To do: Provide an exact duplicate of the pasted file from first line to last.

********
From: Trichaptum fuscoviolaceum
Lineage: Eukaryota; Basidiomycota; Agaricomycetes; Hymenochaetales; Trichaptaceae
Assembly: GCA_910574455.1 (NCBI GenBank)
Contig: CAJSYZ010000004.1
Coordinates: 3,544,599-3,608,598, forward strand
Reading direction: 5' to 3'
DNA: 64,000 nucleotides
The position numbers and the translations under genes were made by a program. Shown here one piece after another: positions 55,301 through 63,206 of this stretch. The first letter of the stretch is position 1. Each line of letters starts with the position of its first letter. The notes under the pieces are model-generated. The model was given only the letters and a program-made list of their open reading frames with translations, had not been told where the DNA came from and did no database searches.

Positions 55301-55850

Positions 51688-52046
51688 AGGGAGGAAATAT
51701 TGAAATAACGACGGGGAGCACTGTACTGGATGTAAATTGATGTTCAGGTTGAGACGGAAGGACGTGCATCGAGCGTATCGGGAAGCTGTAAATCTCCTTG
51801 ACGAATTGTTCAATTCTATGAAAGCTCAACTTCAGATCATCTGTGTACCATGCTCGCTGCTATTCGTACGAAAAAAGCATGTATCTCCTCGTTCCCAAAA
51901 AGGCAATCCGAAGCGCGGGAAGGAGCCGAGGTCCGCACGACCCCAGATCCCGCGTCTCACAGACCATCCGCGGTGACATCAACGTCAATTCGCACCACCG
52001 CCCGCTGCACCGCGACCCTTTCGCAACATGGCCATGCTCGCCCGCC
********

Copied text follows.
From: Trichaptum fuscoviolaceum
Lineage: Eukaryota; Basidiomycota; Agaricomycetes; Hymenochaetales; Trichaptaceae
Assembly: GCA_910574455.1 (NCBI GenBank)
Contig: CAJSYZ010000004.1
Coordinates: 3,544,599-3,608,598, forward strand
Reading direction: 5' to 3'
DNA: 64,000 nucleotides
The position numbers and the translations under genes were made by a program. Shown here one piece after another: positions 55,301 through 63,206 of this stretch. The first letter of the stretch is position 1. Each line of letters starts with the position of its first letter. The notes under the pieces are model-generated. The model was given only the letters and a program-made list of their open reading frames with translations, had not been told where the DNA came from and did no database searches.

Positions 55301-55850

Positions 51688-52046
51688 AGGGAGGAAATAT
51701 TGAAATAACGACGGGGAGCACTGTACTGGATGTAAATTGATGTTCAGGTTGAGACGGAAGGACGTGCATCGAGCGTATCGGGAAGCTGTAAATCTCCTTG
51801 ACGAATTGTTCAATTCTATGAAAGCTCAACTTCAGATCATCTGTGTACCATGCTCGCTGCTATTCGTACGAAAAAAGCATGTATCTCCTCGTTCCCAAAA
51901 AGGCAATCCGAAGCGCGGGAAGGAGCCGAGGTCCGCACGACCCCAGATCCCGCGTCTCACAGACCATCCGCGGTGACATCAACGTCAATTCGCACCACCG
52001 CCCGCTGCACCGCGACCCTTTCGCAACATGGCCATGCTCGCCCGCC